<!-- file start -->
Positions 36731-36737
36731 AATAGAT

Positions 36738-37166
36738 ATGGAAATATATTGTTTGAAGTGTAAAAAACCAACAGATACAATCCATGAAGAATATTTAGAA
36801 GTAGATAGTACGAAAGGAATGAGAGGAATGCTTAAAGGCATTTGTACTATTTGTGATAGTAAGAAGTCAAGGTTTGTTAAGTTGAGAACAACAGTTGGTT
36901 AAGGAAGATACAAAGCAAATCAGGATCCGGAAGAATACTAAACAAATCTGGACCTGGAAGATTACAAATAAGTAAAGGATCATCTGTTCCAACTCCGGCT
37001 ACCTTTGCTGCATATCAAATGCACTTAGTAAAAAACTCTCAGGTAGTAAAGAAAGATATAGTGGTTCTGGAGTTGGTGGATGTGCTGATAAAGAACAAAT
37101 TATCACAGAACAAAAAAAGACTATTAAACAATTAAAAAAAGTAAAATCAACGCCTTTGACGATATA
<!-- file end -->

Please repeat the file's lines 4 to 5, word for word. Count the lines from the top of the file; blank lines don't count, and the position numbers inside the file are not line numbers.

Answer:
36738 ATGGAAATATATTGTTTGAAGTGTAAAAAACCAACAGATACAATCCATGAAGAATATTTAGAA
36801 GTAGATAGTACGAAAGGAATGAGAGGAATGCTTAAAGGCATTTGTACTATTTGTGATAGTAAGAAGTCAAGGTTTGTTAAGTTGAGAACAACAGTTGGTT